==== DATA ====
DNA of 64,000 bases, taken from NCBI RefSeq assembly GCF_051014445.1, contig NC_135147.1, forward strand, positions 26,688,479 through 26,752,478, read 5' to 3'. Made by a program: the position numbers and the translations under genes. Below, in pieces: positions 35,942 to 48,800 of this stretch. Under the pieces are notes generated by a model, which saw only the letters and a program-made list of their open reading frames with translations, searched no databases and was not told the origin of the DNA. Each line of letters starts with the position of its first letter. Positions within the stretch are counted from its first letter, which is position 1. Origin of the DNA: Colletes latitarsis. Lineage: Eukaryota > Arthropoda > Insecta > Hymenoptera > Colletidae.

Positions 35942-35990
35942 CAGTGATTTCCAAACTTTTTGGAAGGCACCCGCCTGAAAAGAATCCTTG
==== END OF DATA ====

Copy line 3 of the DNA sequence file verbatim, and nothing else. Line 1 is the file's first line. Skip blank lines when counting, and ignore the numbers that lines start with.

35942 CAGTGATTTCCAAACTTTTTGGAAGGCACCCGCCTGAAAAGAATCCTTG